Local Matters
Race, Crime, and Justice in the Nineteenth-Century South

Edited by Christopher Waldrep and Donald G. Nieman

Justice blind to—or blinded by—race

Reviews

"Examining how institutions operated on the ground, these essays emphasize that Americans' apparent dedication to legalism was a highly complex matter. With their focus on the nineteenth-century South, moreover, they do much to reveal the interactions of race, class, and gender in a society where ideals of democracy and hierarchy created a tension that could never be easily resolved. . . . A valuable contribution to the study of the nineteenth-century South. Its essays tell us much about southern legal history. They also do much to demonstrate the relevance of that history to our understanding of the larger complexities of the region and of the nation as a whole."
Journal of American History

"Deep research, persuasive interpretation, and graceful prose all commend this excellent volume to the reader."
American Historical Review


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Description
Much of the current reassessment of race, culture, and criminal justice in the nineteenth-century South has been based on intensive community studies. Drawing on previously untapped sources, the nine original papers collected here represent some of the best new work on how racial justice can be shaped by the particulars of time and place.

Although each essay is anchored in the local, several important larger themes emerge across the volume—such as the importance of personality and place, the movement of former slaves from the capriciousness of "plantation justice" to the (theoretically) more evenhanded processes of the courts, and the increased presence of government in daily aspects of American life.

Local Matters cites a wide range of examples to support these themes. One essay considers the case of a quasi-free slave in Natchez, Mississippi—himself a slaveowner—who was "reined in" by his master through the courts, while another shows how federal aims were subverted during trials held in the aftermath of the 1876 race riots in Ellenton, South Carolina. Other topics covered include the fear of black criminality as a motivation of Klan activity; the career of Thomas Ruffin, slaveowner and North Carolina Supreme Court Justice; blacks and the ballot in Washington County, Texas; the overturned murder conviction of a North Carolina slave who had killed a white man; the formation of a powerful white bloc in Vicksburg, Mississippi; agitation by black and white North Carolina women for greater protections from abusive white male elites; and slaves, crime, and the common law in New Orleans.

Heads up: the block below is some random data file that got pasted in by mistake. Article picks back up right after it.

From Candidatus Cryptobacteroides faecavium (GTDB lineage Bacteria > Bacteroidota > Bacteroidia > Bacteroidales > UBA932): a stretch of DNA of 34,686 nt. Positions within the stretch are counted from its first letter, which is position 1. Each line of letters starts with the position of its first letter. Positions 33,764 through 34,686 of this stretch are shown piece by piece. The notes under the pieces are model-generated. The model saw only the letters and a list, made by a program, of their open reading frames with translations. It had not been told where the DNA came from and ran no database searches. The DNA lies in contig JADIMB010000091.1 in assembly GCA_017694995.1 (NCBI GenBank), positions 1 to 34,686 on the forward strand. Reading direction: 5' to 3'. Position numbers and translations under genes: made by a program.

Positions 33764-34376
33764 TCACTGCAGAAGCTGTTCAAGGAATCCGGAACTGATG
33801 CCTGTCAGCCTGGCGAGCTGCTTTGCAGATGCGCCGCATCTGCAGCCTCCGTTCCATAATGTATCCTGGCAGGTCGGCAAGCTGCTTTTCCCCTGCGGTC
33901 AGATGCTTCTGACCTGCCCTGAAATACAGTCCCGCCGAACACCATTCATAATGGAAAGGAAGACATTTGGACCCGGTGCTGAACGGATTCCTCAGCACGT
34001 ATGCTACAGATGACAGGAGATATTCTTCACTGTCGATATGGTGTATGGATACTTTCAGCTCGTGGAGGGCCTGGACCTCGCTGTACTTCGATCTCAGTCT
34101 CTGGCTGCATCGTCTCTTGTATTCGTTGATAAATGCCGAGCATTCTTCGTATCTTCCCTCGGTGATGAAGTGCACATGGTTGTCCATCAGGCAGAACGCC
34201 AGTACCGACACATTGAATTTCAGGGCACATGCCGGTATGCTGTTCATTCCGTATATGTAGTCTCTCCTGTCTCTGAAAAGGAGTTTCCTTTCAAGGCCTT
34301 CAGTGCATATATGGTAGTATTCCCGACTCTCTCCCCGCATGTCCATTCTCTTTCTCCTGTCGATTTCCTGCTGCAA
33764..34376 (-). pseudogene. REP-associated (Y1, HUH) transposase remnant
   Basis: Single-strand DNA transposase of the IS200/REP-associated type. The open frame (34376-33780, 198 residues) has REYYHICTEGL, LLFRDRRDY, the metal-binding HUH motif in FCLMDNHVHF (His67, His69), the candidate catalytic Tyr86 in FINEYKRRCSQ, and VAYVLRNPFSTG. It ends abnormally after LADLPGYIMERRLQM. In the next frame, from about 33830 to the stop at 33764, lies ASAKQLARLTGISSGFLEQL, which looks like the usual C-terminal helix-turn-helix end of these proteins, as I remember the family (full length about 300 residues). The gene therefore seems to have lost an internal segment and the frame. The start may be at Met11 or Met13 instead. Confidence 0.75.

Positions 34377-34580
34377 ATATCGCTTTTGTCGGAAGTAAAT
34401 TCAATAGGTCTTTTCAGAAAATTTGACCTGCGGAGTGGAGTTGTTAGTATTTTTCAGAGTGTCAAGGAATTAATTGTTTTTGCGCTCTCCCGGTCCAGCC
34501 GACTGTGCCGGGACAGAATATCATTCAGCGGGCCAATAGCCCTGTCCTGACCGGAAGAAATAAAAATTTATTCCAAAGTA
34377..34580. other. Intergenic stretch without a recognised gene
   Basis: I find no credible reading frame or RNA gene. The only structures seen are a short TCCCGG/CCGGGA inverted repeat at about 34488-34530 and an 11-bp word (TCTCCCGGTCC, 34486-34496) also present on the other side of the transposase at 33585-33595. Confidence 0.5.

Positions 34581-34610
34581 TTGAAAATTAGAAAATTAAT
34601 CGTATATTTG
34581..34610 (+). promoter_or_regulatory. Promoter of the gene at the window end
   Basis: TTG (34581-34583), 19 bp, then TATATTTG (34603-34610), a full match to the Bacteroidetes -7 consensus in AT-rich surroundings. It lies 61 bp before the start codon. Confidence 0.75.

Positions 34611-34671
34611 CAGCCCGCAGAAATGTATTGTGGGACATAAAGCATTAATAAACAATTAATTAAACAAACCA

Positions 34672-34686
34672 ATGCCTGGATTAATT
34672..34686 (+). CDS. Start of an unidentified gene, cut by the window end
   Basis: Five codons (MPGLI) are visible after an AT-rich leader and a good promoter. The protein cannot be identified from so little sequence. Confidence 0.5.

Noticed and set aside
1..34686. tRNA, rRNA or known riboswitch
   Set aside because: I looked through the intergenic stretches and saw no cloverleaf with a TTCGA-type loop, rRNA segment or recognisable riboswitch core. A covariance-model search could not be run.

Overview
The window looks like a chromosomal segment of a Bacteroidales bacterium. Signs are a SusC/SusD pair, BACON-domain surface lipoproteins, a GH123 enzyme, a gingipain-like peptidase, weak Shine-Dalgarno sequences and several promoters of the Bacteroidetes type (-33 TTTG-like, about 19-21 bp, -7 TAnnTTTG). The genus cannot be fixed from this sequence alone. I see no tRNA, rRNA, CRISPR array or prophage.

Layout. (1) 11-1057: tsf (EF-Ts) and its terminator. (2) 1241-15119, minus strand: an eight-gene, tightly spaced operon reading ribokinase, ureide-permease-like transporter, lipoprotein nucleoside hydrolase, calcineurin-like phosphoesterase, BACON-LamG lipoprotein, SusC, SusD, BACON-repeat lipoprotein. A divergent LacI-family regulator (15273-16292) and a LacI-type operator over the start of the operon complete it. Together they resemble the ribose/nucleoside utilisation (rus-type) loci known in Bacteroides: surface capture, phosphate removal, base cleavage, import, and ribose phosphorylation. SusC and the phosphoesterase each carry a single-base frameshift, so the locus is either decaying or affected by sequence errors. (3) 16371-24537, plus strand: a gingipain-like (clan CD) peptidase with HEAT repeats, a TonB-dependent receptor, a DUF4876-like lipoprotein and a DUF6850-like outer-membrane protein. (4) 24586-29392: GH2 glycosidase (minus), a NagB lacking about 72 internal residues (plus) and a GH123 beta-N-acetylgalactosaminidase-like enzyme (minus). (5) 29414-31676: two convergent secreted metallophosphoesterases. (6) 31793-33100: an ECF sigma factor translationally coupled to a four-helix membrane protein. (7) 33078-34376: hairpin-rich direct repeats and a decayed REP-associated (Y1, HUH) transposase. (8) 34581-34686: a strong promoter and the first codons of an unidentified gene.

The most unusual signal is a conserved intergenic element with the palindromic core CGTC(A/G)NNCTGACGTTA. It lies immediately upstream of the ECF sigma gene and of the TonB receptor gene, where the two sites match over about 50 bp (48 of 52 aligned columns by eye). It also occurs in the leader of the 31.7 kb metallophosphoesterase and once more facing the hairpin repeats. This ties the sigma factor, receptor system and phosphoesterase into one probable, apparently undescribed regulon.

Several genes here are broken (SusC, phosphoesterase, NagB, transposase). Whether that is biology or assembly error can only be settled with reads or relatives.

Together, these studies offer new insights into the nature of law and the fate of due process at different stages of a highly racialized society.

Series/imprint:
Studies in the Legal History of the South

Page count: 264 pp.
Trim size: 6 x 9

 

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978-0-8203-2247-6
4/2/2001
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978-0-8203-4081-4
12/1/2011
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Christopher Waldrep holds the Pasker Chair in American History at San Francisco State University. He is author of Roots of Disorder: Race and Criminal Justice in the American South, 1817-80 and Night Riders: Defending Community in the Black Patch, 1890-1915. Donald G. Nieman is a professor of history and dean of the College of Arts and Sciences at Bowling Green State University. Books he has written and edited include Promises to Keep: African Americans and the Constitutional Order, 1776 to the Present and The Constitution, Law, and American Life: Critical Aspects of the Nineteenth-Century Experience (Georgia).